National News

February 13, 2014

Olympic Viewing: No gloating allowed

Highlights from coverage of the Sochi Winter Olympics:

NO GLOATING ALLOWED: There was no mistaking the grin on Savannah Guthrie’s face as the “Today” show juxtaposed pictures of a sunny Sochi with snow falling on empty, slush-filled streets outside of the show’s Manhattan studio Thursday. “We’re not gloating, we’re just reporting the news,” Guthrie said. The “Today” team was dressed in sweaters on their outdoor set in Sochi.

RATINGS: An estimated 20.8 million viewers watched Wednesday night’s prime-time Olympics on NBC, the smallest audience of the Sochi games so far. And for the first time, that was significantly lower than the corresponding night in Vancouver four years ago, which had 29.4 million viewers. In fairness, that same night in Vancouver was a blockbuster, with Shaun White, Lindsey Vonn and Shani Davis all winning gold medals; White and Davis’ competitions were televised live in the eastern United States. This year, only Davis competed on Wednesday, and he finished off the podium in a race shown on tape delay.

STREAMS: Worldwide, the busiest time for people watching live streams of Olympic competition happened Tuesday, a tie between cross-country skiing in the morning, and figure skating and snowboarding in the evening. That’s according to the company Akamai, which is helping more than 20 broadcasters deliver live and on-demand video online. The company won’t reveal the countries where it is providing the service, with the exception of France and Norway.

EYE ON COSTAS: Bob Costas is taking his third sick night from NBC’s prime-time broadcast because of an eye infection.


David Bauder can be reached at dbauder(at) or on Twitter(at)dbauder. His work can be found at


Text Only
National News
  • Why high oil prices are actually good for airlines

    Airline executives frequently complain about fuel costs. But the truth is higher prices actually have been good for business.

    April 17, 2014

  • Armed robber was never told to report to prison

    After he was convicted of armed robbery in 2000, Cornealious Anderson was sentenced to 13 years behind bars and told to await instructions on when and where to report to prison. But those instructions never came.

    April 17, 2014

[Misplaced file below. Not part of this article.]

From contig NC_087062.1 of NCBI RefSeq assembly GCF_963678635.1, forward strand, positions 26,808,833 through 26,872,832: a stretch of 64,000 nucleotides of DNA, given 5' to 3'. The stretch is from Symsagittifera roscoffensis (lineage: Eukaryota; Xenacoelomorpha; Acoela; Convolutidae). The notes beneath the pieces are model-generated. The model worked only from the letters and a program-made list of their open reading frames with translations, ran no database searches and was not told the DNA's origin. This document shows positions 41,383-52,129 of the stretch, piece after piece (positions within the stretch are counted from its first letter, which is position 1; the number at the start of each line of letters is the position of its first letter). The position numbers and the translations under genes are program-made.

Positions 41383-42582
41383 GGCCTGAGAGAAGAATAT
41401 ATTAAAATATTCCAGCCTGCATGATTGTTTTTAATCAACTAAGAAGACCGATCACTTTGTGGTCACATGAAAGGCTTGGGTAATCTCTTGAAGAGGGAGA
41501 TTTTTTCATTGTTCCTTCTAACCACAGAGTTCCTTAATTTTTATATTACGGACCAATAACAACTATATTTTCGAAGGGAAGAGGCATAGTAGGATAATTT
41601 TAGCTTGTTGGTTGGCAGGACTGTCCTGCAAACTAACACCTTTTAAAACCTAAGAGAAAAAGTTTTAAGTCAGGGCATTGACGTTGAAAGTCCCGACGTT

• Hot models at this year’s New York Auto Show

    With more than 1 million visitors annually, the New York International Auto Show is one of the most important shows for the U.S. auto industry. Here are some of the vehicles debuting this year. The show opens to the public Friday.

    April 17, 2014

  • Study: Diabetic heart attacks and strokes falling

    In the midst of the diabetes epidemic, a glimmer of good news: Heart attacks, strokes and other complications from the disease are plummeting.

    April 17, 2014

  • 10 Things to Know for Thursday

    Your daily look at late-breaking news, upcoming events and the stories that will be talked about Thursday:

    April 17, 2014

  • Players protest rehiring of fired Minnesota coach

    The University of Minnesota-Mankato football team Wednesday boycotted the fired head coach who won his job back in an arbitrator's ruling last week, nearly two years after fighting accusations of child pornography and other misconduct.

    April 16, 2014

  • A year after background check defeat, modest goals

    Democratic worries about this November’s elections, a lack of Senate votes and House opposition are forcing congressional gun-control supporters to significantly winnow their 2014 agenda, a year after lawmakers scuttled President Barack Obama’s effort to pass new curbs on firearms.

    April 16, 2014

  • Dress codes: Where should schools set limits?

    They’re called leggings — popular fashion items that are tight-fitting pants to some, and glorified tights to others.

    April 16, 2014

  • 10 Things to Know for Today

    Your daily look at late-breaking news, upcoming events and the stories that will be talked about today.

    April 16, 2014

  • Police: Suspected killers wore GPS devices

    Two convicted sex offenders dutifully checked in with police every month and wore their GPS trackers around the clock — the rules of parole that are designed to tip off authorities if a freed felon backslides.

    April 15, 2014